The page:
Crime and its consequences is a continuing social issue that affects everyone. But why do some people commit crime while others do not, and what are the effects of crime on victims and the wider community? These are the kinds of questions that are of concern to those involved in criminal psychology, as well as those responsible for preventing and investigating crime and dealing with those who break the law.
This course examines the way in which psychology helps us to understand criminal behaviour and how it may be applied to aspects of the Criminal Justice System (CJS).
Learners will examine how different psychological perspectives have been applied to explain criminal behaviour and aspects of victims’ and others’ perceptions of crime. They will examine the research methods employed, including the ethical issues involved, and have the opportunity to apply these research methods to investigating crime issues. During the course learners will learn how to design and run a psychological study and apply appropriate statistical analysis skills to data. Learners will apply Level 3 statistical skills to their own data and must be aware that this is an essential skill in psychology. This will help learners to understand the influence psychological studies have had on our understanding of behaviour in the CJS, including eyewitness testimony, courtroom behaviour, jury deliberation and the treatment of offenders.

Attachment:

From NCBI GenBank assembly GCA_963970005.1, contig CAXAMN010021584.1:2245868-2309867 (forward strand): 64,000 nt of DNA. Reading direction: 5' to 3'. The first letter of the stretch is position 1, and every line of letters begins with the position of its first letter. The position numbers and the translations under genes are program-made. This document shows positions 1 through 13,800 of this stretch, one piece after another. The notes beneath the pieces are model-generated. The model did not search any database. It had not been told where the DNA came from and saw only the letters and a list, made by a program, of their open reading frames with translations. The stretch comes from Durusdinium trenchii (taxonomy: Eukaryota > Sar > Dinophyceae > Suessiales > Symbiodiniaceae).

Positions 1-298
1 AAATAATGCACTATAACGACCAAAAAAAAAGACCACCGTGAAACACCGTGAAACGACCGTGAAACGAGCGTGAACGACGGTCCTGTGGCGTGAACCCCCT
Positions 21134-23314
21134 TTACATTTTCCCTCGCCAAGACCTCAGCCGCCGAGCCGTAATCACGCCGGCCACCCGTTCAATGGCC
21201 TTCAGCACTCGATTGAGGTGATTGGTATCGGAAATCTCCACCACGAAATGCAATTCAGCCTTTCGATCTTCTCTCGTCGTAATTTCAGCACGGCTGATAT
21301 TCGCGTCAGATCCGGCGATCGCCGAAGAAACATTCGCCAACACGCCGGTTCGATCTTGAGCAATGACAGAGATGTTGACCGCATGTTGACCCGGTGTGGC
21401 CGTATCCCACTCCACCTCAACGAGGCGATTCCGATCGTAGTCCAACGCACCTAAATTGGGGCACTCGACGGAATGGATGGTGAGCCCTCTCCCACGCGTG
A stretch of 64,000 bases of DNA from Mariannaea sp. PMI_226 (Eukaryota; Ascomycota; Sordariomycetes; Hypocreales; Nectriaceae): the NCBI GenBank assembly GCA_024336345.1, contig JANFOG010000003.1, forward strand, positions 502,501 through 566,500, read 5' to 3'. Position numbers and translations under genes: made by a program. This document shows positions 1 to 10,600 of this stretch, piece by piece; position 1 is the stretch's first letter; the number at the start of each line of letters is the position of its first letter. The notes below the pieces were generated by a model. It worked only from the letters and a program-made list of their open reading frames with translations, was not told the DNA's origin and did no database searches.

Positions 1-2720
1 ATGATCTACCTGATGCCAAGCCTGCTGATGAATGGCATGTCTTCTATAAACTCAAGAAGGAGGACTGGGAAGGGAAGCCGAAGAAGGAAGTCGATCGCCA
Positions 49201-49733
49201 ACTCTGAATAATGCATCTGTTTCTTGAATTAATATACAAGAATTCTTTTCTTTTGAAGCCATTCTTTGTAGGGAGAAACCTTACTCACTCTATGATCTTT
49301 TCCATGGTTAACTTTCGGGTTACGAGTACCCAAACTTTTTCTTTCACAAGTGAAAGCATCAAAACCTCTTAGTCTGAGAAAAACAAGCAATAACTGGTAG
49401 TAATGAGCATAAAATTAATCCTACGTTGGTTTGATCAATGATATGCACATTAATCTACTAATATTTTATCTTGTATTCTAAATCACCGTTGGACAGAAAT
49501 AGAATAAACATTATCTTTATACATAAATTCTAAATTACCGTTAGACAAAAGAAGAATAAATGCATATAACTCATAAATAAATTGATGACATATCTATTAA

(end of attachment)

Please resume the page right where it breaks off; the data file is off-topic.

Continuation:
The knowledge and skills gained during this course provide an excellent start for learners who wish to pursue criminal psychology further by giving them a basic understanding of the investigative, scientific nature of psychology and how it applies to crime. It forms the foundation for exploring forensic psychology and criminology.